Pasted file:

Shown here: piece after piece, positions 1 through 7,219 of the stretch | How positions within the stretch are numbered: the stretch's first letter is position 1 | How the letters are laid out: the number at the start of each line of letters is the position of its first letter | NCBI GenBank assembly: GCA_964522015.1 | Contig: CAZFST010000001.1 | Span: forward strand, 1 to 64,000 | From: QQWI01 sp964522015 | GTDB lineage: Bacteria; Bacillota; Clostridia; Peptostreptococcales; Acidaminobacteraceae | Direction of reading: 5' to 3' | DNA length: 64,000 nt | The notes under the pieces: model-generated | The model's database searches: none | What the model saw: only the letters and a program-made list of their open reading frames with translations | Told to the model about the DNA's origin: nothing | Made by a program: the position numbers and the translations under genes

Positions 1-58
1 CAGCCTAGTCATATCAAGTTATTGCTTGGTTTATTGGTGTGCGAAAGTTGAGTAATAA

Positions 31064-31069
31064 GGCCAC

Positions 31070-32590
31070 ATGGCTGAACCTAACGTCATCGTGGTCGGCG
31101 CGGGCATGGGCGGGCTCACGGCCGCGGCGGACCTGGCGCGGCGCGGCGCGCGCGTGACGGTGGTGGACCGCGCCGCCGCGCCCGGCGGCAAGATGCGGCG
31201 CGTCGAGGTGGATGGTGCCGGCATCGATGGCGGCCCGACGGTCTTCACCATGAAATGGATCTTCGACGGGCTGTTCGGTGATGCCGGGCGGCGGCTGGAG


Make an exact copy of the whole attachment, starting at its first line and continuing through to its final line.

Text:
Shown here: piece after piece, positions 1 through 7,219 of the stretch | How positions within the stretch are numbered: the stretch's first letter is position 1 | How the letters are laid out: the number at the start of each line of letters is the position of its first letter | NCBI GenBank assembly: GCA_964522015.1 | Contig: CAZFST010000001.1 | Span: forward strand, 1 to 64,000 | From: QQWI01 sp964522015 | GTDB lineage: Bacteria; Bacillota; Clostridia; Peptostreptococcales; Acidaminobacteraceae | Direction of reading: 5' to 3' | DNA length: 64,000 nt | The notes under the pieces: model-generated | The model's database searches: none | What the model saw: only the letters and a program-made list of their open reading frames with translations | Told to the model about the DNA's origin: nothing | Made by a program: the position numbers and the translations under genes

Positions 1-58
1 CAGCCTAGTCATATCAAGTTATTGCTTGGTTTATTGGTGTGCGAAAGTTGAGTAATAA

Positions 31064-31069
31064 GGCCAC

Positions 31070-32590
31070 ATGGCTGAACCTAACGTCATCGTGGTCGGCG
31101 CGGGCATGGGCGGGCTCACGGCCGCGGCGGACCTGGCGCGGCGCGGCGCGCGCGTGACGGTGGTGGACCGCGCCGCCGCGCCCGGCGGCAAGATGCGGCG
31201 CGTCGAGGTGGATGGTGCCGGCATCGATGGCGGCCCGACGGTCTTCACCATGAAATGGATCTTCGACGGGCTGTTCGGTGATGCCGGGCGGCGGCTGGAG